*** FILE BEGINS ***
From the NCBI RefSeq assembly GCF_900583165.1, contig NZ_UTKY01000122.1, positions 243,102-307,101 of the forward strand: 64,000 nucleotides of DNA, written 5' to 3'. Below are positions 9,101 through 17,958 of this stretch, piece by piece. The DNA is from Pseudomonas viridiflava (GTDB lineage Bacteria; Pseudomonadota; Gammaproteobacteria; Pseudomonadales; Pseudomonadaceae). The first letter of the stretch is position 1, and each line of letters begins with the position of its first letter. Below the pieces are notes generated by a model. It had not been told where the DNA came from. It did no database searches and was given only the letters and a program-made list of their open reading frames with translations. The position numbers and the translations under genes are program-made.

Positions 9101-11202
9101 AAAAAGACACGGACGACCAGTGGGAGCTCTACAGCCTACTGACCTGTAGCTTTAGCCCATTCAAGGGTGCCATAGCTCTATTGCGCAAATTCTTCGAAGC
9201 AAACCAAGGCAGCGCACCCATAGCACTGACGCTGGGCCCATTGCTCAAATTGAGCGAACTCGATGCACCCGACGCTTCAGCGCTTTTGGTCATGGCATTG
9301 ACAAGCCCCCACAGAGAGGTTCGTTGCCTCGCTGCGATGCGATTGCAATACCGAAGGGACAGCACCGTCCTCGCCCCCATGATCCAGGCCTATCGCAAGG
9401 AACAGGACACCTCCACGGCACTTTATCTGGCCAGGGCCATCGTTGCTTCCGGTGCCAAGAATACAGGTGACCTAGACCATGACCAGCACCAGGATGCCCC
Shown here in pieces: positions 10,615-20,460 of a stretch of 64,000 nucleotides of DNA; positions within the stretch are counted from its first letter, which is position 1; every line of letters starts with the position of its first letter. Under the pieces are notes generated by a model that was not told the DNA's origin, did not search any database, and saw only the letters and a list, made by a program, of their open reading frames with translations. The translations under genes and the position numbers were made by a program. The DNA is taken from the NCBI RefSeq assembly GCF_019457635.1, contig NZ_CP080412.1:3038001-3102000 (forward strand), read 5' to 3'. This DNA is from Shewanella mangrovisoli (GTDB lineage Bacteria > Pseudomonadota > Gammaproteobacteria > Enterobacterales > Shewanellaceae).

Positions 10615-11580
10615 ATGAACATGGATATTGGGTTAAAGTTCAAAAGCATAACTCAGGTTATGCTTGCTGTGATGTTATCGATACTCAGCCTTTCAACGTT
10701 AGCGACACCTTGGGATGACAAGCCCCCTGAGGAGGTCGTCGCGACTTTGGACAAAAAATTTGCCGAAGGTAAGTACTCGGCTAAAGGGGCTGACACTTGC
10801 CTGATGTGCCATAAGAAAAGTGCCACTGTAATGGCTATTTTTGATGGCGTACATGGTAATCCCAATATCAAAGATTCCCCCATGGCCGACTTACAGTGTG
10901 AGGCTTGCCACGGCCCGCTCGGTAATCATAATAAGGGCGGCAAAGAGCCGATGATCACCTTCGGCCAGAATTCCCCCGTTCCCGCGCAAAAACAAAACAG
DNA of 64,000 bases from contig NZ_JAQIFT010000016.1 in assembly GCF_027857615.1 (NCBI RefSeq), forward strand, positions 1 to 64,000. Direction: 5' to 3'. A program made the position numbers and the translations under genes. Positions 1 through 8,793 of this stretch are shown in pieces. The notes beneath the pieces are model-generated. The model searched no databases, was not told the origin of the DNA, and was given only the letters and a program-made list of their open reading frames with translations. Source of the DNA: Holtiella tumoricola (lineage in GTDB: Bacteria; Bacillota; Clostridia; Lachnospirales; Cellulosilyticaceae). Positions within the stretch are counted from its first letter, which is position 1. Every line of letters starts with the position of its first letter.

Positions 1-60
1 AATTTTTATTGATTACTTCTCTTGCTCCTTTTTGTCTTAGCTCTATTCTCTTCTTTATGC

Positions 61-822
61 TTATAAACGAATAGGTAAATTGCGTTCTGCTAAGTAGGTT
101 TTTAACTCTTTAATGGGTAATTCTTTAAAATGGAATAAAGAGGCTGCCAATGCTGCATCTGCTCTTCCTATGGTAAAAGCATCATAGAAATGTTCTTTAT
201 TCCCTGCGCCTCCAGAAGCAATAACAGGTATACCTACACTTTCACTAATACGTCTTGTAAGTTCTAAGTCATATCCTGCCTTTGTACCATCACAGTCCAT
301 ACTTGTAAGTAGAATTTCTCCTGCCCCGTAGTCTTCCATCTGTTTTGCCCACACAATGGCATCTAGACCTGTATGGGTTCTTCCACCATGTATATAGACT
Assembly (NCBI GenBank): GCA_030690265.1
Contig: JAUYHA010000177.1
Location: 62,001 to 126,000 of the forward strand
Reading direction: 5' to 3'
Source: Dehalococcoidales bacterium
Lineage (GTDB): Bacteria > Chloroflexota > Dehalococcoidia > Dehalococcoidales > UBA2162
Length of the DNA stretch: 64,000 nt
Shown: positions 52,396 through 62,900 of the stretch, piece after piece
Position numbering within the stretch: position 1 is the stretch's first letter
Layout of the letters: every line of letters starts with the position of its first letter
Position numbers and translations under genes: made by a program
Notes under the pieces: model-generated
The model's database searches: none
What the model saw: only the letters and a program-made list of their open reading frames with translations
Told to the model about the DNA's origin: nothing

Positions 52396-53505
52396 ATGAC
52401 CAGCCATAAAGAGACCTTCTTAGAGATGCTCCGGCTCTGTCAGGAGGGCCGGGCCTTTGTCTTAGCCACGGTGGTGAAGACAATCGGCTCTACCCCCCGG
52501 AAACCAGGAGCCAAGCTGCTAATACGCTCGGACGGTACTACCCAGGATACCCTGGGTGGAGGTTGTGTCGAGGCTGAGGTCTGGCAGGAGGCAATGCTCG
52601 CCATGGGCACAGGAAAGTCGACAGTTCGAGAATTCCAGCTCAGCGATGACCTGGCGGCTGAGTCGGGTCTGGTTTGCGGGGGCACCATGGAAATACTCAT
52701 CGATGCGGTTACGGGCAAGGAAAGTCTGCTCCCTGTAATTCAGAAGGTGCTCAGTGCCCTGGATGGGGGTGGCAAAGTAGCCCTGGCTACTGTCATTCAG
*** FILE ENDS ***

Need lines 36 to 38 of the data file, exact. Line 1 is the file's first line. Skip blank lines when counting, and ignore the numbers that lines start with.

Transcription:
Positions 52396-53505
52396 ATGAC
52401 CAGCCATAAAGAGACCTTCTTAGAGATGCTCCGGCTCTGTCAGGAGGGCCGGGCCTTTGTCTTAGCCACGGTGGTGAAGACAATCGGCTCTACCCCCCGG